Commercial Property in the South West: Interview with Alison Williams, Associate Partner at Carter Jonas

As part of our research on the South West of England, we spoke to Alison Williams, Associate Partner at Carter Jonas, to get her thoughts on the Commercial Property market in the region.

How would you rate the overall situation of the commercial property market in the South West at the moment?

We remain relatively optimistic about the market, however, there are many nuances and the recent announcement of Honda closing its operations in Swindon serves as a huge blow to the region as a whole. Undoubtedly, it will also have an impact on the commercial property market. And whilst it presents a number of challenges as well as opportunities, our market doesn’t work in isolation; it’s all about business, employees and location. Good infrastructure and access to talent pools are key considerations for many occupiers. It could be argued that the region is still somewhat behind other UK business and industrial hubs in its efforts to attract investment into these areas. The South West needs to adopt a similar, coordinated approach to business, infrastructure, transport and planning issues to help direct investment, and the businesses that it attracts, to the region.


Have you seen any trends emerging in the commercial property market in the South West in the past year?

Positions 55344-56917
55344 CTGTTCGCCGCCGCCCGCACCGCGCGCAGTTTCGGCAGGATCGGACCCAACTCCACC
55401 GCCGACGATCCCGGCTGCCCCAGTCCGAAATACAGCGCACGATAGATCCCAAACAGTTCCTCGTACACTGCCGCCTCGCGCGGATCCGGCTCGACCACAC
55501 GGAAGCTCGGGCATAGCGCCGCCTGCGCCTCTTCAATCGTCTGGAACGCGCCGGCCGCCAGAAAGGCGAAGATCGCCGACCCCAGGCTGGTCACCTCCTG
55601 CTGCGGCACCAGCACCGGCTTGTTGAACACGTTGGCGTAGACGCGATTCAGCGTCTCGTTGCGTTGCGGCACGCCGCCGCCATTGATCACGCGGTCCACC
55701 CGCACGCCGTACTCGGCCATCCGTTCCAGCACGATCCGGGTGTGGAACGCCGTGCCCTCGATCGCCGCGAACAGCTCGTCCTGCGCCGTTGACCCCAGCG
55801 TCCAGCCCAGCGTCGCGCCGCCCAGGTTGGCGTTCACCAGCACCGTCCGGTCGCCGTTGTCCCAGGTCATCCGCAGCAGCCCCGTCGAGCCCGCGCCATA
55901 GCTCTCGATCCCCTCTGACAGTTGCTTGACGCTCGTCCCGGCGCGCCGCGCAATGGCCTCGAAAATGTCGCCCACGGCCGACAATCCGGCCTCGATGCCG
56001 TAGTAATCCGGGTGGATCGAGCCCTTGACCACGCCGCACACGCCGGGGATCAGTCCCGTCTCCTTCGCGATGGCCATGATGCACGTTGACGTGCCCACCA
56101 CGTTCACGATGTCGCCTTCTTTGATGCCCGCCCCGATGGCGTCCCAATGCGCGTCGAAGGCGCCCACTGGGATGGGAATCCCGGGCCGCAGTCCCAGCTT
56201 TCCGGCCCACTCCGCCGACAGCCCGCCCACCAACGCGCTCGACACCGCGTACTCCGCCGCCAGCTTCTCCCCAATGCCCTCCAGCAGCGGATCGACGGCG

We’ve seen increasing demand for office space from tech and media companies over the last 12 months and it is extremely exciting to see the organic growth of this sector in the region. Another positive is the number of US companies choosing to have an office here. Whilst the retail market is having to evolve, predominantly due to the rise in popularity of online shopping, it is encouraging to see that demand for retail space has remained strong and more independent retailers entering the market. Although the industrial market continues to show signs of resilience – particularly in areas involved in logistics and e-commerce – Brexit uncertainty is affecting the decision-making process for some occupiers and the supply and demand imbalance of industrial stock persists across the region.”


How are the different commercial property type markets doing individually?

There is an acute shortage of quality supply across the office market and limited or no speculative development. Demand has remained strong despite the wider economic uncertainty and there remains upward pressure on rental values. A number of potentially transformative office/mixed-use schemes are in the pipeline in Bath and Bristol. However, development will need to be phased to avoid replacing a problem of undersupply with one of oversupply, and the size and type of space provided will need to be appropriate for market demand.


“In the retail sector, there is a trend towards smaller independents in many markets across the region. We believe this will help support city centre retail with institutional investors and other landlords being more flexible on covenant ‘tests’.


“Occupier demand in logistics and e-commerce continues to be buoyed by structural change, and this is driving developer interest for speculative schemes across the region. However, as distribution requirements become increasingly bespoke, more occupiers are looking to buy land and develop their own buildings.”


Thank you to Alison Williams at Carter Jonas! Click here to view properties listed by Carter Jonas on NovaLoca.